It is true that a lot of members of our, and most other species, suffer from cancer, but it is still not ubiquitous nor does it exist throughout the individual's life.
If a species existed, in which all, or almost all of its members suffered from the same pathology, and that pathology showed up and existed throughout the organism's life, and this pathology has always existed within the species, would that violate natural selection enough to consider the current body of theory of evolution falsified?
To be clear, it is recognized that natural selection is not the only process which occurs during evolution, but it is pretty safe to say that enough of our body of theory on evolution rests with the validity of natural selection that if natural selection were falsified, so would the body as a whole, and we would need to rework our theories.
Consider what is said in Evolutionary dynamics in structured populations.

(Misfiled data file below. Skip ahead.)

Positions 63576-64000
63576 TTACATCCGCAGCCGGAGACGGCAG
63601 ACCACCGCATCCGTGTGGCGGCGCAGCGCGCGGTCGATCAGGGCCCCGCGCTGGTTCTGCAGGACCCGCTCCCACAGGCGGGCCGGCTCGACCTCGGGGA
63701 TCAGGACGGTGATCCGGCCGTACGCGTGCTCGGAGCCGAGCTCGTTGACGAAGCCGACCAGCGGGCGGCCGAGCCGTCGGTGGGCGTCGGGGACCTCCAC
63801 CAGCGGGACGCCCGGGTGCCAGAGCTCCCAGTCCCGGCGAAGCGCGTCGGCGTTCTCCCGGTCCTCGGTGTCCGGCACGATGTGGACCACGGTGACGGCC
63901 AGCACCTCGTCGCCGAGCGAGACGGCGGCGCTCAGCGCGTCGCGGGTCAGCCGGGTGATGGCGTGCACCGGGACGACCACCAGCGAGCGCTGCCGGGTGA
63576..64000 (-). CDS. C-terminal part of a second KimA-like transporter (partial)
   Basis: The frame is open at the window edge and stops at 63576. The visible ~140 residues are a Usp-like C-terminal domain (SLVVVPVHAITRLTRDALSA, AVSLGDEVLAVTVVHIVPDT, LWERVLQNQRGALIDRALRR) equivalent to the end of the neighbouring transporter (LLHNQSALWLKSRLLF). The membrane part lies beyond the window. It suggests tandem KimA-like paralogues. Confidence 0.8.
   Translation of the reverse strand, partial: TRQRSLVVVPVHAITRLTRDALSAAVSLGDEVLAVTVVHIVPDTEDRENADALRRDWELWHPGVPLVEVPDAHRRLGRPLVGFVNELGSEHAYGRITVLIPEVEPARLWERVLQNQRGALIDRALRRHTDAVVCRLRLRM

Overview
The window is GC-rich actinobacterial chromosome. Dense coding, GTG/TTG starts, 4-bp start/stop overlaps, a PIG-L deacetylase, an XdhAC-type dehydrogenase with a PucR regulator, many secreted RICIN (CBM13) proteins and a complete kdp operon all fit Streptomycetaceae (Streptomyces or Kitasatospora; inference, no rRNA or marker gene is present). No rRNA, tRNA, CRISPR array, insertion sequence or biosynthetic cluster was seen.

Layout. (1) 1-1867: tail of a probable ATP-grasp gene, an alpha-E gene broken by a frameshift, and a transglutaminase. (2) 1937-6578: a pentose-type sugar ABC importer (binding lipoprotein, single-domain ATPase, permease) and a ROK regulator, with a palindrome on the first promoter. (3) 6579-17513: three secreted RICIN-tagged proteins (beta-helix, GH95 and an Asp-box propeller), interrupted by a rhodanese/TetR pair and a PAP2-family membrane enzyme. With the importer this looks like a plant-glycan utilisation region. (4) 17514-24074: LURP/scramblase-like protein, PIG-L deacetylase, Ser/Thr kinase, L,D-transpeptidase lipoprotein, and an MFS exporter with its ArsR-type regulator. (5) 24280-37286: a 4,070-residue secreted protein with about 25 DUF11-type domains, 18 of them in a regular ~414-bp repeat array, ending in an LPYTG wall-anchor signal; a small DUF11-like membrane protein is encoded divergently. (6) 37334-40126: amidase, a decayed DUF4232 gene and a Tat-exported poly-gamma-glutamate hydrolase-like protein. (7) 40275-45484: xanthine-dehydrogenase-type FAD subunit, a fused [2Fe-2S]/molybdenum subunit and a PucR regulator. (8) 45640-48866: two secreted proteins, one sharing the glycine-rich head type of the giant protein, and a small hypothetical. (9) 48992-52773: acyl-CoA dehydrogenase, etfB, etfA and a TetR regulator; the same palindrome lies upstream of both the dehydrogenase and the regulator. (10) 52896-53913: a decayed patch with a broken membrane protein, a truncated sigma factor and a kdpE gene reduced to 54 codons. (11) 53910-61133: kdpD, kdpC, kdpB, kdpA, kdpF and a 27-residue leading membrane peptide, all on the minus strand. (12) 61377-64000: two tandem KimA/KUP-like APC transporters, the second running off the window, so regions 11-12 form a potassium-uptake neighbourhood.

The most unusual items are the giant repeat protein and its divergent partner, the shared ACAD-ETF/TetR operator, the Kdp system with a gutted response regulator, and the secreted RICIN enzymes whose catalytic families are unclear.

An evolving population consists of reproducing individuals, which are information carriers. When they reproduce, they pass on information. New mutants arise if this process involves mistakes. Natural selection emerges if mutants reproduce at different rates and compete for limiting resources.
In other words, evolutionary dynamics implies natural selection. A violation of natural selection therefore would make the current theory on evolutionary dynamics less likely. Now, it could be that other processes are so powerful that they completely override natural selection, but to find a species in which natural selection has totally failed to weed out a near universal illness should present a problem for current evolutionary theory.